Working for the CIA, part 1

Posted by on Jan 21, 2014 in Life, Motherhood | One Comment
Working for the CIA, part 1

My children are convinced that I work for the CIA. In some ways, I think I might be qualified by the time they graduate. For security reasons, I can’t reveal all my secrets, but this week I thought that I would pass on what I have learned to any other parent trying to keep up with incredibly resourceful teens.

Did you know….
1. Smart Limits are often stupid

If you think that technology is always your friend, think again. I think somewhere a bunch of teenagers are running Smart Limit programs and laughing. If you have set a text limit for your child, you must realize that texts sent using WIFI are not counted. Neither are any group MMS. It is helpful for shutting down text or phone use (as if teens actually talk) at different times, but just beware.

2. Your teen might just be using an old phone of yours when they are grounded from theirs… check your junk drawer! 

3. Just because their text app shows they have not been texting means nothing.

There are free texting apps that students download so they can have plenty of conversations that you might not be checking.

4. SNAPCHAT is bad news.
I assume this is old news as well, but in case you are new to this phone thing… you might want to know. This app allows text and pictures to be sent and then automatically deleted after a few seconds. Some use this innocently, but others use it to send inappropriate pictures.

5. Just because your child “never would” does not mean you can put your guard down.

Chris and I require phones to be checked weekly and no texts to be deleted between viewings. A check of Twitter periodically brings up pictures that make us gasp. Girls in 2014 are more forward than I can even comprehend. Having both a girl and boy, I urge you as a parent for the sake of your children and your friends’ children, do not turn your back and avoid the phone issue. You need to know what your son or daughter sends to other people.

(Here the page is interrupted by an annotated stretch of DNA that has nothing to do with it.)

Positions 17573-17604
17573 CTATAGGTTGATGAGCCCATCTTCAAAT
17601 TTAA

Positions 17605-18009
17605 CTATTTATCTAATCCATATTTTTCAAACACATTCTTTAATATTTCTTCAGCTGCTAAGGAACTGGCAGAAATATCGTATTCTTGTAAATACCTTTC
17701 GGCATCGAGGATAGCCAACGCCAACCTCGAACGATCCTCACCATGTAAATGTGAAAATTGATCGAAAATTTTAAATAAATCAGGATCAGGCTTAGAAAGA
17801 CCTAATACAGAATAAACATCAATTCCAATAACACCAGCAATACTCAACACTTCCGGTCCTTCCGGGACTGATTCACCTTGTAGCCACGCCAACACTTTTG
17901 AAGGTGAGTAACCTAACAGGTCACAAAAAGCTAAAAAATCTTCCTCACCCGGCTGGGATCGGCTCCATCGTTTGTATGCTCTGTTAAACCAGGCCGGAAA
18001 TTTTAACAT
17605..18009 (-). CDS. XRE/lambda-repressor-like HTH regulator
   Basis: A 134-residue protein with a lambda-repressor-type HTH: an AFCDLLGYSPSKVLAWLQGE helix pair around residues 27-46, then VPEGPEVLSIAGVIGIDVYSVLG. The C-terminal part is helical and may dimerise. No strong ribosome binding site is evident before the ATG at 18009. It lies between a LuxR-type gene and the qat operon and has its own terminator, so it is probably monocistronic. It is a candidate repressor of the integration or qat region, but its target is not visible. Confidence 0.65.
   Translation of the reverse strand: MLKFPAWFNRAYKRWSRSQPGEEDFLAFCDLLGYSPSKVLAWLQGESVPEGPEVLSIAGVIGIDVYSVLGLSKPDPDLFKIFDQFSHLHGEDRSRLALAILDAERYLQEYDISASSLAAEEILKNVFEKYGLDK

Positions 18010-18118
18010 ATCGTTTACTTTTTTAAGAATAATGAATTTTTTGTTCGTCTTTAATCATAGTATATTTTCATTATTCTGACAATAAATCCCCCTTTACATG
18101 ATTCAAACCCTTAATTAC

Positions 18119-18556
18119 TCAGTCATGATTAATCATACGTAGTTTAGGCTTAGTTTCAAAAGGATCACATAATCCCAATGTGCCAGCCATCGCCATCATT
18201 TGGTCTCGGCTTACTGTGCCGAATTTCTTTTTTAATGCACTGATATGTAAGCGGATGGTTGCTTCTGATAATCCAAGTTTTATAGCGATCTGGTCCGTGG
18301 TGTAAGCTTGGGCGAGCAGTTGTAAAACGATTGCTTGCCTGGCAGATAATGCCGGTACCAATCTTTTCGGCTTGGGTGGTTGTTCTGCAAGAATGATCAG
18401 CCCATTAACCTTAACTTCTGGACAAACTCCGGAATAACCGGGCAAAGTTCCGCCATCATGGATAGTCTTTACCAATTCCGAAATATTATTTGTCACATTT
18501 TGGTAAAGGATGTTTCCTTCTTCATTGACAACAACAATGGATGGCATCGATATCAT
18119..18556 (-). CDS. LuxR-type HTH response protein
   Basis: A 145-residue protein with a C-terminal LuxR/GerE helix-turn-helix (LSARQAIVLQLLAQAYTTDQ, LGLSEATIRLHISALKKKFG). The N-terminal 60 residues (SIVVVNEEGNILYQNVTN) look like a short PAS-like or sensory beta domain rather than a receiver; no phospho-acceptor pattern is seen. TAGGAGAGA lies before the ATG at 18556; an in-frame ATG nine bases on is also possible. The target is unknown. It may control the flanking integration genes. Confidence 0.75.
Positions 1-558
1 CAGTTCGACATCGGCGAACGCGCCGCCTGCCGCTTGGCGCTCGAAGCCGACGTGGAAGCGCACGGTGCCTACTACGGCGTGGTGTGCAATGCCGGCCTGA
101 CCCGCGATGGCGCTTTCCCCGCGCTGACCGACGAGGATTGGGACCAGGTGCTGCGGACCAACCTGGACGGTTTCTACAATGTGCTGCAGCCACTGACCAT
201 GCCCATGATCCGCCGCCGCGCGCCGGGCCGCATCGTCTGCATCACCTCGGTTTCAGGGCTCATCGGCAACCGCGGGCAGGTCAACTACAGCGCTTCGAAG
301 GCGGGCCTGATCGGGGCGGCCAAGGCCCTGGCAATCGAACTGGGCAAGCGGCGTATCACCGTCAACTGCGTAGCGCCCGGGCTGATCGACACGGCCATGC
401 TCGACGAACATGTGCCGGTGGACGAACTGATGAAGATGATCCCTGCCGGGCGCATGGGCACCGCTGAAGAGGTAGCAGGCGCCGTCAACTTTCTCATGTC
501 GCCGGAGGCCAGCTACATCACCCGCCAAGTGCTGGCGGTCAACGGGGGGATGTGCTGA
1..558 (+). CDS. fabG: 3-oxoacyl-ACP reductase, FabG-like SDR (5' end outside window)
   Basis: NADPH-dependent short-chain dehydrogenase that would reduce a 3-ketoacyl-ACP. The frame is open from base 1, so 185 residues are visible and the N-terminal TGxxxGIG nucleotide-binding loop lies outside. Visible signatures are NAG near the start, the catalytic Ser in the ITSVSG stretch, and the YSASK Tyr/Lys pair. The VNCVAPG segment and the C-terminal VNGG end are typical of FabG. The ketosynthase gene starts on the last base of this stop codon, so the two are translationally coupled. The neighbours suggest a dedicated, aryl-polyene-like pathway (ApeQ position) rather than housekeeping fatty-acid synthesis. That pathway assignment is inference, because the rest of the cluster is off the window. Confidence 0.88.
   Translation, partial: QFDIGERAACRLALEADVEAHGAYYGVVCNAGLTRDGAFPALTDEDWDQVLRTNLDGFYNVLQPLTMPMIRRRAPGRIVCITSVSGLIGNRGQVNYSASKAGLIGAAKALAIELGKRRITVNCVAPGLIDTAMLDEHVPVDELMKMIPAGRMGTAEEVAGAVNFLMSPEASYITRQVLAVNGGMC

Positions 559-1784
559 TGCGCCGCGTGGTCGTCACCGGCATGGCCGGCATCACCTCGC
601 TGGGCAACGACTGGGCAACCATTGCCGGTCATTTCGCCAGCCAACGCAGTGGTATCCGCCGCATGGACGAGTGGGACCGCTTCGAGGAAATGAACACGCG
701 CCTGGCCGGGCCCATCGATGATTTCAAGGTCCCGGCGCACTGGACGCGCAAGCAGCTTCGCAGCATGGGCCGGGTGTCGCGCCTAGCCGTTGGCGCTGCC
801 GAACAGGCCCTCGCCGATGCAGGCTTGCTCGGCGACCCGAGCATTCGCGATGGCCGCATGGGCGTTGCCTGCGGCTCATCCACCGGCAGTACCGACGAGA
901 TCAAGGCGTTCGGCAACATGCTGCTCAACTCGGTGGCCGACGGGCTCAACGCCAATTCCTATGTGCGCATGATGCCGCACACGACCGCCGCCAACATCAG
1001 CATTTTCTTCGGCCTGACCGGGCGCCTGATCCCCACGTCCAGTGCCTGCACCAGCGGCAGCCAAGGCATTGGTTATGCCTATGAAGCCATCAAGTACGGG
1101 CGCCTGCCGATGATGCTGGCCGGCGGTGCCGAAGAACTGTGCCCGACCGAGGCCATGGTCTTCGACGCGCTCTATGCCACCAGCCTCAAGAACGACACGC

6. Keep it public
Twitter has an option to make your account Public or Private. If there is something your teen wants to post that they don’t want the whole world to see, then they probably should not post it. I highly recommend requiring your student’s accounts be required to be public. I wish I had been clued into this earlier.

Is it a pain to be up on all this? Absolutely. The reality, however, is that technology is way ahead of our student’s maturity. Our parents never heard all the stupid things we said but neither did our immaturity have the ability to cause so many to stumble. Invest some time in learning about social media and invest more time keeping an open dialogue with your student about how they conduct themselves in cyberspace.


1 Comment

  1. Michelle Harris
    January 21, 2014

    Did you realize that Snapchat deletes the pictures on your child’s phone but not in their server? They retain all rights to the photos and the right to sell them. The owner’s are currently battling in court over ownership rights and court documents show these two guys created their company as a way to get photos of young girls which they referred to as a “female dog” in their emails. There are cases of young girls images who have been sold and their faces are now being used in pornographic advertising. If you are a parent, please do not let your child use the Snapchat app.

    Reply

Leave a Reply